PMU-Autor/inn/enAuffarth, MSc Alexander
The implant-free, autologous, iliac crest bone graft procedure (J-bone graft) for the treatment of anterior shoulder instability shows low rates of recurrent dislocations and moderate progression of instability arthropathy in the midterm follow-up.
To analyze the clinical and radiological long-term results of the J-bone graft procedure.
Case series; Level of evidence, 4.
A total of 46 patients (47 shoulders) with anterior shoulder instability and a relevant bony glenoid defect who received a J-bone graft between 1993 and 2000 and who were previously subjected to a midterm follow-up (mean, 8 years) were included. In total, 34 patients and 35 shoulders (74%) were clinically and radiologically assessed after a mean follow-up of 18 years (range, 15-23 years). Patients were assessed in terms of pain, bilateral active range of motion, and strength; in addition, the Western Ontario Shoulder Instability Index (WOSI), the Rowe Score, and the Subjective Shoulder Value (SSV) were obtained. Both an apprehension test and a relocation test were performed. Radiological imaging included bilateral radiographs (true anteroposterior and axillary view) to determine the grade of instability arthropathy.
At final follow-up, a mean WOSI score of 295 (range, 0-1765), Rowe Score of 94 (range, 55-100), SSV of 90% (range, 20%-100%), and pain level of 0.5 (range, 0-4) were noted. Slight differences were detected in active range of motion between the affected and the contralateral side: flexion 178° vs 179° ( P = .325), abduction 177° vs 179° ( P = .225), external rotation 63° vs 67° ( P = .048), high external rotation 77° vs 82° ( P = .007), internal rotation 8.8 vs 9.4 points ( P = .017), and high internal rotation 70° vs 74° ( P = .026). No significant strength deficit of the affected side was noticed. In 1 patient, a traumatic redislocation with fracture of the bone graft was observed 6 weeks after index surgery. No further recurrences were found during the follow-up period. Negative apprehension and relocation tests were confirmed in 77% of the shoulders, while 23% were positive. At final follow-up, 9 shoulders showed no signs of instability arthropathy (26%), mild arthropathy was revealed in 22 shoulders (63%), moderate arthropathy was noted in 3 shoulders (9%), and signs of severe arthropathy were found in 1 shoulder (3%) (collective instability arthropathy score, 0.9). The collective instability arthropathy score on the contralateral side was 0.4 ± 0.8 with no instability arthropathy in 24 shoulders (69%), mild arthropathy in 8 shoulders (23%), moderate signs of arthropathy in 2 shoulders (6%), and severe arthropathy in 1 shoulder (3%) at the time of follow-up examination (collective instability arthropathy score, 0.4). The overall difference between affected shoulders and contralateral shoulders was significant ( P = .005).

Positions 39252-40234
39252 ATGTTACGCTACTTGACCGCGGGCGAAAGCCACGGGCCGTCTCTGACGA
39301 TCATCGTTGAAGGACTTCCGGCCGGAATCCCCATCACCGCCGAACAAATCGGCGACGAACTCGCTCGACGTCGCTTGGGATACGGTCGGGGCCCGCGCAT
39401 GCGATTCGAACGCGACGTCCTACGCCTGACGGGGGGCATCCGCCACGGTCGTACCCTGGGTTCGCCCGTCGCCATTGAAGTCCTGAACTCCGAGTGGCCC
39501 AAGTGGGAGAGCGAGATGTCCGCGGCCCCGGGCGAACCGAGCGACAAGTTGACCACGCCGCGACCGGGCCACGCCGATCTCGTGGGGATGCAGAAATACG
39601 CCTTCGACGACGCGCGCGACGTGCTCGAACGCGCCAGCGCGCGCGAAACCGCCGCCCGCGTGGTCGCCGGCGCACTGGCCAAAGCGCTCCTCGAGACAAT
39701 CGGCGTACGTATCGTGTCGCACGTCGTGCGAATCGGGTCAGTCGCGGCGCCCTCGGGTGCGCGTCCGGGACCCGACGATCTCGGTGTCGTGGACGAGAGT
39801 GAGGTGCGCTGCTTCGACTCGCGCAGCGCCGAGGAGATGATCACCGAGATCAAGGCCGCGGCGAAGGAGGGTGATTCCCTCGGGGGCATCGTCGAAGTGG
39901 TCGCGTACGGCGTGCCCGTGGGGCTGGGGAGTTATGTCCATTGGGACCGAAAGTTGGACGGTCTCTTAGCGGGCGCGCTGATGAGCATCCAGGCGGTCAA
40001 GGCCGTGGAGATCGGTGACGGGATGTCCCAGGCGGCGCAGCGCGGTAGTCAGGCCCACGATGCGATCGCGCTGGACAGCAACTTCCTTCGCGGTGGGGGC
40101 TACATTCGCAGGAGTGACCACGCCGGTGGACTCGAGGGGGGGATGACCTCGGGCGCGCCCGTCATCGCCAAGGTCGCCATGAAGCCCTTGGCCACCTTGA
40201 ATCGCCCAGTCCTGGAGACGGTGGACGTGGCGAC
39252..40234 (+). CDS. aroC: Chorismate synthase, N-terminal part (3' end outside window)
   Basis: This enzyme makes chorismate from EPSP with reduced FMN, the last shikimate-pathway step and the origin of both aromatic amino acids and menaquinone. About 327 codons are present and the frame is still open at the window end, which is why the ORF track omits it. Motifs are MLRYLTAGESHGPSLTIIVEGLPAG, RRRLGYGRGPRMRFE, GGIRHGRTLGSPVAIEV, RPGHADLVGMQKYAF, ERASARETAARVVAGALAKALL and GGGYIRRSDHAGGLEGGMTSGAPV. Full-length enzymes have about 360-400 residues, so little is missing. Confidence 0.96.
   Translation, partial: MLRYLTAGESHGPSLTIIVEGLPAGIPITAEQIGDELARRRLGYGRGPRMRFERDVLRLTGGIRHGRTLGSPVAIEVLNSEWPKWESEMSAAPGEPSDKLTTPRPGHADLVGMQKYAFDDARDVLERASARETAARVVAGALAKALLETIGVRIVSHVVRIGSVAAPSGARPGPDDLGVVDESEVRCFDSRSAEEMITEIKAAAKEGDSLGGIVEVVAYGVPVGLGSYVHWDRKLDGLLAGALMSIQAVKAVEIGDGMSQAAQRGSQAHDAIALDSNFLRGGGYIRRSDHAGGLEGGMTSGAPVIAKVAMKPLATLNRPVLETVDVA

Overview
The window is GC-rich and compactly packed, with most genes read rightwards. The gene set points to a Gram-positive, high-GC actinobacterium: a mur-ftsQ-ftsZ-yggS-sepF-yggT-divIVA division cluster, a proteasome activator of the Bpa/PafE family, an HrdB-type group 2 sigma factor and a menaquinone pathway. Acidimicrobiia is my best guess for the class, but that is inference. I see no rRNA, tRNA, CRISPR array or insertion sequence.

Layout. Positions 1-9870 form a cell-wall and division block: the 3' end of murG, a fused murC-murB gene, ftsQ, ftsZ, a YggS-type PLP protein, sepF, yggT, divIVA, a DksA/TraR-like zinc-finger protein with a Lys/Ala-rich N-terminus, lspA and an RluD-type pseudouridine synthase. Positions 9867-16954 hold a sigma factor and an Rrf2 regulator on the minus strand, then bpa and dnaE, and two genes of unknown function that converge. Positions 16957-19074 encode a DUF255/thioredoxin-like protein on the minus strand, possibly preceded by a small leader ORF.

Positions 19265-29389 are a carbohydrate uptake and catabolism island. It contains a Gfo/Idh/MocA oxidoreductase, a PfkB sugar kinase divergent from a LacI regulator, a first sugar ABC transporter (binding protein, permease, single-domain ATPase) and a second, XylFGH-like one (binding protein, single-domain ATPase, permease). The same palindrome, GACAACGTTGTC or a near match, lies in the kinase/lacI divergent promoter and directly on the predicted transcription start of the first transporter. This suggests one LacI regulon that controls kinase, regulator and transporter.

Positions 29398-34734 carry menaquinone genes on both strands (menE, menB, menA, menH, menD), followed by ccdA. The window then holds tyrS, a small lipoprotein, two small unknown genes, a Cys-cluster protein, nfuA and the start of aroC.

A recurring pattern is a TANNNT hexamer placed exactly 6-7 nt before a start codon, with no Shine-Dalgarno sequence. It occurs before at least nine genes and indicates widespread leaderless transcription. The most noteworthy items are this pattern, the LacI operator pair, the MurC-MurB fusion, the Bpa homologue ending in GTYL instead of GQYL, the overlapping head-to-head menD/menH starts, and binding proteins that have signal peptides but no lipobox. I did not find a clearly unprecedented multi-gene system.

The J-bone graft procedure for the treatment of recurrent anterior shoulder instability shows excellent results regarding stability and function after a mean follow-up period of 18 years. However, the development of instability arthropathy of the affected shoulder is not prevented by this procedure.
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